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QuickStart Samples

# Discrete Distributions QuickStart Sample (C#)

Illustrates how to use the classes that represent discrete probability distributions in the Extreme.Statistics.Distributions namespace in C#.

```using System;

using Extreme.Mathematics.Random;
using Extreme.Statistics;
using Extreme.Statistics.Distributions;

namespace Extreme.Statistics.Quickstart.CSharp
{
/// <summary>
/// Demonstrates how to use classes that implement
/// discrete probabililty distributions.
/// </summary>
class DiscreteDistributions
{
/// <summary>
/// The main entry point for the application.
/// </summary>
static void Main(string[] args)
{
// This QuickStart Sample demonstrates the capabilities of
// the classes that implement discrete probability distributions.
// These classes inherit from the DiscreteDistribution class.
//
// For an illustration of classes that implement discrete probability
// distributions, see the ContinuousDistributions QuickStart Sample.
//
// We illustrate the properties and methods of discrete distribution
// using a binomial distribution. The same properties and methods
// apply to all other discrete distributions.

//
// Constructing distributions
//

// Many discrete probability distributions are related to Bernoulli trials,
// events with a certain probability, p, of success. The number of trials
// is often one of the distribution's parameters.

// The binomial distribution has two constructors. Here, we create a
// binomial distribution for 6 trials with a probability of success of 0.6:
BinomialDistribution binomial = new BinomialDistribution(6, 0.6);

// The distribution's parameters are available through the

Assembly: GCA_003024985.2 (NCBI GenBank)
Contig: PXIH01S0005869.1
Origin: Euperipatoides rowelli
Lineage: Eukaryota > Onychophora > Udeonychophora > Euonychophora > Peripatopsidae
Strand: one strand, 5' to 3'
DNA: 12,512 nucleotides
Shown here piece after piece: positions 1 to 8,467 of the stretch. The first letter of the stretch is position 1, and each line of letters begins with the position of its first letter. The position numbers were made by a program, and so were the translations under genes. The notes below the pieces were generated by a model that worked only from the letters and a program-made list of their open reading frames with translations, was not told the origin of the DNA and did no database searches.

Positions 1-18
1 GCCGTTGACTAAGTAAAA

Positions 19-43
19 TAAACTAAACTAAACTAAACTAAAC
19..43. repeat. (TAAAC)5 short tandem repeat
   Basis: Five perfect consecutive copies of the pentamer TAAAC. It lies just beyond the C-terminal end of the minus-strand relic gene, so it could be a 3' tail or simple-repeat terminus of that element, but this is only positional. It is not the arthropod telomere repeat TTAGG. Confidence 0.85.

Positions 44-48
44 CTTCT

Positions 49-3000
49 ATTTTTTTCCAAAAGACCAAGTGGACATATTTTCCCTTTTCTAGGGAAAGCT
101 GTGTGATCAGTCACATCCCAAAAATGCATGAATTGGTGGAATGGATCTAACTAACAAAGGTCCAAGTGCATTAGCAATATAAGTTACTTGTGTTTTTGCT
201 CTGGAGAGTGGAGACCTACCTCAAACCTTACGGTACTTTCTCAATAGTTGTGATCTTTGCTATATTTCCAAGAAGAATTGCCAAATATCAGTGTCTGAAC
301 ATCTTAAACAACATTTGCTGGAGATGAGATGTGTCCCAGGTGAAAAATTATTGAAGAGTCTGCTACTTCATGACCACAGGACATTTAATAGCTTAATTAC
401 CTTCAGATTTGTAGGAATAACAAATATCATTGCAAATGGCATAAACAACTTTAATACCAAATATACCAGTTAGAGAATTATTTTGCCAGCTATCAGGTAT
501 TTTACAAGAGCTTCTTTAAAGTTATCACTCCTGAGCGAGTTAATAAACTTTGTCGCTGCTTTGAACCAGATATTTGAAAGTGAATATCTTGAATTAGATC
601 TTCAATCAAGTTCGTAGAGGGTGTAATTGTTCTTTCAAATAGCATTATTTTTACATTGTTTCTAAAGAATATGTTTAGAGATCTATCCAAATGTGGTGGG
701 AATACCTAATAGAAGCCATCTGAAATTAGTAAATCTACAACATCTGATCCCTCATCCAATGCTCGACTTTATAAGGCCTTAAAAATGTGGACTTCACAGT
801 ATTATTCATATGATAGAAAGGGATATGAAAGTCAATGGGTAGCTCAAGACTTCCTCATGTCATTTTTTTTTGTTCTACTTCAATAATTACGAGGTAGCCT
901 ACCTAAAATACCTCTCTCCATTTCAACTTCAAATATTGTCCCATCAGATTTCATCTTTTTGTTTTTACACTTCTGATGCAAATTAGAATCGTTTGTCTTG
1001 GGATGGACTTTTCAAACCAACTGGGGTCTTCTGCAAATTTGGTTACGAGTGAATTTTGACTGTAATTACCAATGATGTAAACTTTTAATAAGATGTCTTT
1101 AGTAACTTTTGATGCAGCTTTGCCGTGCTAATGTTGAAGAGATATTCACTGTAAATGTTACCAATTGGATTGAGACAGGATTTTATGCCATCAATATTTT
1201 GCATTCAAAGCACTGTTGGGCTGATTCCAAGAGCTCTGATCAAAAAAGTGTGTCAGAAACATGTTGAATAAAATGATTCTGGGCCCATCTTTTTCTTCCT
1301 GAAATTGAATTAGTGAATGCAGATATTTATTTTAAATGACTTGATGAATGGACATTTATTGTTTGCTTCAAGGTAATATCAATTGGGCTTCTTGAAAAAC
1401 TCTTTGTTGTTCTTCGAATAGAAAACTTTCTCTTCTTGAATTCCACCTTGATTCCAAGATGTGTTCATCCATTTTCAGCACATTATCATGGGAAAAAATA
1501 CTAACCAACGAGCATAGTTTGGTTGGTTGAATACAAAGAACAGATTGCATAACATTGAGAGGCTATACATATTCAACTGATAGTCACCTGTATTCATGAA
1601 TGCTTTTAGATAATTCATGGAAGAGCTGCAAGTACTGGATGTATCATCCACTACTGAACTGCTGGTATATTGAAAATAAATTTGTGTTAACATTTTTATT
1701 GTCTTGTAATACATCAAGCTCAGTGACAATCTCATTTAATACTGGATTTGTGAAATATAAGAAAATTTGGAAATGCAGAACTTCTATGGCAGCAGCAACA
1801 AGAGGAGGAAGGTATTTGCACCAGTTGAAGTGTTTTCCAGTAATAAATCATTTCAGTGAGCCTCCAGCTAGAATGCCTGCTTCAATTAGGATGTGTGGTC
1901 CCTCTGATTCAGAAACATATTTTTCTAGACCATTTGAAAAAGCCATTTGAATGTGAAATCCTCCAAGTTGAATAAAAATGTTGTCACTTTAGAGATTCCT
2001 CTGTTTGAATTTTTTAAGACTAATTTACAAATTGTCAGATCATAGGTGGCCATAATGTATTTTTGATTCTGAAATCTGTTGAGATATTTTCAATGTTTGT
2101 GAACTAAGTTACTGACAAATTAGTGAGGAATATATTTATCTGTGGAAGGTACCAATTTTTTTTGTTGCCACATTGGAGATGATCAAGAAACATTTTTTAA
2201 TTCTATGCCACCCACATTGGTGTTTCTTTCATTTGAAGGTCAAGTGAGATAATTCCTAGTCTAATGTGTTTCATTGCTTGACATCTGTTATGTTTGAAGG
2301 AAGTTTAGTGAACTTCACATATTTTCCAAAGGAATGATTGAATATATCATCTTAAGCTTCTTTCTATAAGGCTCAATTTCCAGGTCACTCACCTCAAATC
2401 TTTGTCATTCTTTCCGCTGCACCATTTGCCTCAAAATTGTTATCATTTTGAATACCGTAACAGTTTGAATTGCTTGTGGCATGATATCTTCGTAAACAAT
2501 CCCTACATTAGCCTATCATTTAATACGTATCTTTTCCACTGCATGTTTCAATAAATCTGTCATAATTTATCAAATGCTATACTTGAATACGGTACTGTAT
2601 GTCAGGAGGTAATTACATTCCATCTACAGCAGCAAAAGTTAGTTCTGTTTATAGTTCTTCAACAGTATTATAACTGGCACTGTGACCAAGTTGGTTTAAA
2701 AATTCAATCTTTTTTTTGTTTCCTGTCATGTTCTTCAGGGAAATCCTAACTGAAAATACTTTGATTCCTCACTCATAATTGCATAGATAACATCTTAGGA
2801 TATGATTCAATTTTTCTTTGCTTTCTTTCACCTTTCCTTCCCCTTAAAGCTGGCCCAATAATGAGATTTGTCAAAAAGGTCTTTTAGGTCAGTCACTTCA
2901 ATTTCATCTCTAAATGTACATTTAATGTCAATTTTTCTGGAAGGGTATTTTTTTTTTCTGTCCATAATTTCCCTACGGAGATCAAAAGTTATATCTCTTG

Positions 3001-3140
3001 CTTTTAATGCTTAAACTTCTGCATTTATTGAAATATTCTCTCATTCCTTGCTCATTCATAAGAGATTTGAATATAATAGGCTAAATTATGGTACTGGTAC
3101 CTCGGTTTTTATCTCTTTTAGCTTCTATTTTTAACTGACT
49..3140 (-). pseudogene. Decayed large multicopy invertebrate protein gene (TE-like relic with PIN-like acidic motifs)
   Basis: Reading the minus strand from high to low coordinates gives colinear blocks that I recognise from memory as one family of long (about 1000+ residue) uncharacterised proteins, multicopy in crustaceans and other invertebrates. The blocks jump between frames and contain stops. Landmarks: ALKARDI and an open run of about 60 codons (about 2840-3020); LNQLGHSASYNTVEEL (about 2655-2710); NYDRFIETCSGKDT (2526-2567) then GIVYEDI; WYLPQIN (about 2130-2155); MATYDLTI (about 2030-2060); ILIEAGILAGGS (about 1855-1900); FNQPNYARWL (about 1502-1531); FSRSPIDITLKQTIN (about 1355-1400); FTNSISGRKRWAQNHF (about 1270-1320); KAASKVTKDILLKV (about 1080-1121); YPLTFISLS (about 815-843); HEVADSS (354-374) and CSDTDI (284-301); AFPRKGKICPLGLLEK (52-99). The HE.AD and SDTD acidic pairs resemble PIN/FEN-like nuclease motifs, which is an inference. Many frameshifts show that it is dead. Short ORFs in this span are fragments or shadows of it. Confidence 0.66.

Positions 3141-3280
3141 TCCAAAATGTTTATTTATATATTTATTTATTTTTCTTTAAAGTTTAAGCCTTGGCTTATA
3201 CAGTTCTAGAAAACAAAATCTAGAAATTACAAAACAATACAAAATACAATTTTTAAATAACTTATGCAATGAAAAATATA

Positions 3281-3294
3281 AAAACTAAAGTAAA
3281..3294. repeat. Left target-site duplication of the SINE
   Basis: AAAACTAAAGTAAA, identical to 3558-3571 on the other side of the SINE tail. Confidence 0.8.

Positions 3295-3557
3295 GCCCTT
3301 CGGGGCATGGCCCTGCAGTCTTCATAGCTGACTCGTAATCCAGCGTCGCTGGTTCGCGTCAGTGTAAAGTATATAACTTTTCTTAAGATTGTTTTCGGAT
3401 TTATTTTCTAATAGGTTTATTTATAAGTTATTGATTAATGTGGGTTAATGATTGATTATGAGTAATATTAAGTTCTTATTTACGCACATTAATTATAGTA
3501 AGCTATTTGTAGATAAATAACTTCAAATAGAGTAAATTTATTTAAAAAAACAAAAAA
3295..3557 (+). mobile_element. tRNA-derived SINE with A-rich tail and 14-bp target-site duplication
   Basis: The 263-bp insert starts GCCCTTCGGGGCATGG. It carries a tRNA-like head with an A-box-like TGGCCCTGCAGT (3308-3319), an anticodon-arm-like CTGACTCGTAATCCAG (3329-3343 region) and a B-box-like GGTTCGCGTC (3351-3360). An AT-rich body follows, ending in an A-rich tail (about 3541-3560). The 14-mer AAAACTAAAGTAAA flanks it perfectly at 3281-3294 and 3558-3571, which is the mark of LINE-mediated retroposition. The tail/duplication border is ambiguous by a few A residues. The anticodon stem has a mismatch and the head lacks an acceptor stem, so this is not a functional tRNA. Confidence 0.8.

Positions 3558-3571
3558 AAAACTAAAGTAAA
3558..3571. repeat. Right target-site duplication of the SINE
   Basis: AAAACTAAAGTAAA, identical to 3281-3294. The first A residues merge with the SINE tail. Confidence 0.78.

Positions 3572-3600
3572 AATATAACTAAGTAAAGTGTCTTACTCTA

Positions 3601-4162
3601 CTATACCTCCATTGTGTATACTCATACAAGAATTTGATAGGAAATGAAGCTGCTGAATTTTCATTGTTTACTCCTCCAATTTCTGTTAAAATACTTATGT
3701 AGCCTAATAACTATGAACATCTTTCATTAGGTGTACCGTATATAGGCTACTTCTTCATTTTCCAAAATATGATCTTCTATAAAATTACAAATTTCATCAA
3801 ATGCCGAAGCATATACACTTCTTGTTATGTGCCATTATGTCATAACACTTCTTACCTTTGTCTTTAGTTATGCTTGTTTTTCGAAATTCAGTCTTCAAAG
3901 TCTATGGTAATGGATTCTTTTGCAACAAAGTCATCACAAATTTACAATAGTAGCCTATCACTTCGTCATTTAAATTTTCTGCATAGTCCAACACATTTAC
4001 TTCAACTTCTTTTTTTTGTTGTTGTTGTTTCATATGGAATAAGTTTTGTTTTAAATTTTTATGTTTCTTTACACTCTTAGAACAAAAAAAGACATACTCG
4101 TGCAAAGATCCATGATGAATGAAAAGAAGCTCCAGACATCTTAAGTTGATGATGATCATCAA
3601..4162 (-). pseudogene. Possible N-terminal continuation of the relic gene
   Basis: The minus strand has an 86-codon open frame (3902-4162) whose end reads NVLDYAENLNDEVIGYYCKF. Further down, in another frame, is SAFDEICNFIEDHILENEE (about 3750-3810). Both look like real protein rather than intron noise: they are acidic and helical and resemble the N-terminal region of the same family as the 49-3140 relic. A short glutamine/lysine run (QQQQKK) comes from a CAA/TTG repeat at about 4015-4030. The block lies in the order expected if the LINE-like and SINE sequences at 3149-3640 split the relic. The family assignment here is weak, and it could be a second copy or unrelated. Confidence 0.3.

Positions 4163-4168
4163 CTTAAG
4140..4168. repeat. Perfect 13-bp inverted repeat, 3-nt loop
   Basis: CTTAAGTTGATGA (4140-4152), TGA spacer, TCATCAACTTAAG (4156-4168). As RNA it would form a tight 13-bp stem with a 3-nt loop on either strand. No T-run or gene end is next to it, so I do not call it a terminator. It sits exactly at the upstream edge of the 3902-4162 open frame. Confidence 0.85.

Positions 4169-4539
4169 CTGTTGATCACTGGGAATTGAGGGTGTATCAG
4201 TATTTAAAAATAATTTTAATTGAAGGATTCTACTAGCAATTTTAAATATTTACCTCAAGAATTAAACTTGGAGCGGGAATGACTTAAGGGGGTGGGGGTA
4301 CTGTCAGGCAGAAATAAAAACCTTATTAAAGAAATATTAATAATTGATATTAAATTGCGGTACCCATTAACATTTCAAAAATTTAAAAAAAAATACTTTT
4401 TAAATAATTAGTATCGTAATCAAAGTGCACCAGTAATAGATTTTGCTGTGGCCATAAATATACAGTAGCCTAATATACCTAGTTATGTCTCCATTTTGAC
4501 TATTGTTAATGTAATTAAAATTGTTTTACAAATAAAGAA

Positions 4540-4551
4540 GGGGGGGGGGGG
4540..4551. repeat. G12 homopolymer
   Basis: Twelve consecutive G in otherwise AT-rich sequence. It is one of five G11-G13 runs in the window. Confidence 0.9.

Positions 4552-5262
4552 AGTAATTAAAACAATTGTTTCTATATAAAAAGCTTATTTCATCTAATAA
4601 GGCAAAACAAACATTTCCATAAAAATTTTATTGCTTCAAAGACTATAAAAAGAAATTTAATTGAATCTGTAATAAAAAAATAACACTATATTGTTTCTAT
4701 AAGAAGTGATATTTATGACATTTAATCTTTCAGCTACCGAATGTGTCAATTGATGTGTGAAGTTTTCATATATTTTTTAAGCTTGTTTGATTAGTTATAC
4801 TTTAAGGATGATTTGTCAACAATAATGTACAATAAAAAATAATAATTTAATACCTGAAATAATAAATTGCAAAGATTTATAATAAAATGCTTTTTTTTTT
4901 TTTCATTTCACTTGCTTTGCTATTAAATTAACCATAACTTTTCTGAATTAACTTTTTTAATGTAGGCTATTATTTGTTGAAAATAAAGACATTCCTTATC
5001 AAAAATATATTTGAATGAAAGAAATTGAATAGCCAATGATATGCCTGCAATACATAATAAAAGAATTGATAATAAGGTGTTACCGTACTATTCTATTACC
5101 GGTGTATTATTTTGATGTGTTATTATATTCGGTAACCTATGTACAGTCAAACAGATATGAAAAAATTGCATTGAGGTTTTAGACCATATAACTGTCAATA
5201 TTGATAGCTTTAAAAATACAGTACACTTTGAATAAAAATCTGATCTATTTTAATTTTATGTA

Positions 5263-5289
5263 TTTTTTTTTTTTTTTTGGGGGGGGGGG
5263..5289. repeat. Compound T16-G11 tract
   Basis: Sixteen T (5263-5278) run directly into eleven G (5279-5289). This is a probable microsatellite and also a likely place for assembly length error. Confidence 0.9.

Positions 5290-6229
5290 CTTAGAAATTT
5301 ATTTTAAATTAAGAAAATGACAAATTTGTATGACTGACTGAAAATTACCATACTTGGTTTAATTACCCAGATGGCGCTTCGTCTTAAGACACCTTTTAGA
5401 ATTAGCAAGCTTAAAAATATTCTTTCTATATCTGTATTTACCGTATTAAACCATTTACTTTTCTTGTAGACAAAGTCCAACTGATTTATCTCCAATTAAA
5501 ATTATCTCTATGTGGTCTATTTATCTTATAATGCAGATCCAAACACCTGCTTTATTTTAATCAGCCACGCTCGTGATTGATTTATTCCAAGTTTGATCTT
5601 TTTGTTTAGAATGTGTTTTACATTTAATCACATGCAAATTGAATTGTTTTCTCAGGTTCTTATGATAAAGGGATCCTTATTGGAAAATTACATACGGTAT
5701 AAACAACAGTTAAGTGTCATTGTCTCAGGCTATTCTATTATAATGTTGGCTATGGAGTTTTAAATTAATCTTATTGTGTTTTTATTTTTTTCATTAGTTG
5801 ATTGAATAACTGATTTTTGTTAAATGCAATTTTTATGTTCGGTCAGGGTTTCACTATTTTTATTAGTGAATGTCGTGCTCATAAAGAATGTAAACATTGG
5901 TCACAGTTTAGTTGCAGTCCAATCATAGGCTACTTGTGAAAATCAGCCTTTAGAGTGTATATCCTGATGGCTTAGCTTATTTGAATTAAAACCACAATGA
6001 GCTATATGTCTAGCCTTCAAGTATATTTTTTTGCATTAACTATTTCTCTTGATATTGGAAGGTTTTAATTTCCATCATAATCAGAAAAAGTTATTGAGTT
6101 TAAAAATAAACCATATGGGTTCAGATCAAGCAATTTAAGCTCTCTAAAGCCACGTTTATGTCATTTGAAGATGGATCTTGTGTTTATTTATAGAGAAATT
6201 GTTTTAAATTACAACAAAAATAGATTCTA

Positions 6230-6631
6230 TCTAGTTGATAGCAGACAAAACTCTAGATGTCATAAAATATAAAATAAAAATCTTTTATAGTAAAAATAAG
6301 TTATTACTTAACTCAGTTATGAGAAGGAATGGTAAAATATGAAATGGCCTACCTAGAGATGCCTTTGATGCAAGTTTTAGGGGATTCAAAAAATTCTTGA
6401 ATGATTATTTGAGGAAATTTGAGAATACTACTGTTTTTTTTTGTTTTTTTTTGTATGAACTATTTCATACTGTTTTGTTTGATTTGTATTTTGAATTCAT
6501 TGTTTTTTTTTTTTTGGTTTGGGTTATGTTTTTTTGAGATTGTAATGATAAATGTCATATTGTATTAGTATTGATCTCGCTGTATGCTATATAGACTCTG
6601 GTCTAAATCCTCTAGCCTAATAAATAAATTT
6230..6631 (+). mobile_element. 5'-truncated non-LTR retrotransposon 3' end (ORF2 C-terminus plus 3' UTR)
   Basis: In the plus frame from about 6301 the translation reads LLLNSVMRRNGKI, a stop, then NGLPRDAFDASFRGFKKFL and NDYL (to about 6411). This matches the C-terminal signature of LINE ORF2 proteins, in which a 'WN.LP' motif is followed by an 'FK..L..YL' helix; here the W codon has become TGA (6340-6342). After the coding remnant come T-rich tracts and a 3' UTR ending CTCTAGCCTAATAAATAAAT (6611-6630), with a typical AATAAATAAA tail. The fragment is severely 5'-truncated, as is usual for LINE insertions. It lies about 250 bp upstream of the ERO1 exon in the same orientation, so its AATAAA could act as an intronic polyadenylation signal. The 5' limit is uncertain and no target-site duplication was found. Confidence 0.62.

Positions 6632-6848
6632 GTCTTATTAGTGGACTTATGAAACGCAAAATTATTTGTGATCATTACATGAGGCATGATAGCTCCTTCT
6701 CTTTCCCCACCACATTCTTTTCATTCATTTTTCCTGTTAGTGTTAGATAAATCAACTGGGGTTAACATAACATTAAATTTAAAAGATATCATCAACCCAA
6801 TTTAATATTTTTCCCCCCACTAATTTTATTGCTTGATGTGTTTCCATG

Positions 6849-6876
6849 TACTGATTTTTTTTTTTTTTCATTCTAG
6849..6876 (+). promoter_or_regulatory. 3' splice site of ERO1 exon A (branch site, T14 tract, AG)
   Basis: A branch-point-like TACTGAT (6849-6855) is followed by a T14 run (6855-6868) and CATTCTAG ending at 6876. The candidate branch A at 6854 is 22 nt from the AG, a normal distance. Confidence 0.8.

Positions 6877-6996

// NumberOfTrials and ProbabilityOfSuccess properties:
Console.WriteLine("# of trials:          {0:F5}", binomial.NumberOfTrials);
Console.WriteLine("Prob. of success:     {0:F5}", binomial.ProbabilityOfSuccess);

//
// Basic statistics
//

// The Mean property returns the mean of the distribution:
Console.WriteLine("Mean:                 {0:F5}", binomial.Mean);

// The Variance and StandardDeviation are also available:
Console.WriteLine("Variance:             {0:F5}", binomial.Variance);
Console.WriteLine("Standard deviation:   {0:F5}", binomial.StandardDeviation);

// As are the skewness:
Console.WriteLine("Skewness:             {0:F5}", binomial.Skewness);

// The Kurtosis property returns the kurtosis supplement.
// The Kurtosis property for the normal distribution returns zero.
Console.WriteLine("Kurtosis:             {0:F5}", binomial.Kurtosis);
Console.WriteLine();

//
// Distribution functions
//

// The (cumulative) distribution function (CDF) is implemented by the
// DistributionFunction method:
Console.WriteLine("CDF(4) =            {0:F5}", binomial.DistributionFunction(4));

// The probability density function (PDF) is available as the
// Probability method:
Console.WriteLine("PDF(4) =            {0:F5}", binomial.Probability(4));

// The Probability method has an overload that returns the probability
// that a variate lies between two values:
Console.WriteLine("Probability(3, 5) = {0:F5}", binomial.Probability(3, 5));
Console.WriteLine();

//
// Random variates
//

// The Sample method returns a single random variate
// using the specified random number generator:
System.Random rng = new MersenneTwister();
int x = binomial.Sample(rng);
// The Sample method fills an array or vector with
// random variates. It has several overloads:
int[] xArray = new int[100];
// 1. Fill all values:
binomial.Sample(rng, xArray);
// 2. Fill only a range (start index and length are supplied)
binomial.Sample(rng, xArray, 20, 50);

// The GetExpectedHistogram method returns a Histogram that contains the
// expected number of samples in each bin:
var h = binomial.GetExpectedHistogram(100);
Console.WriteLine("Expected distribution of 100 samples:");
Console.WriteLine(h.Summarize());
Console.WriteLine();

Console.Write("Press any key to exit.");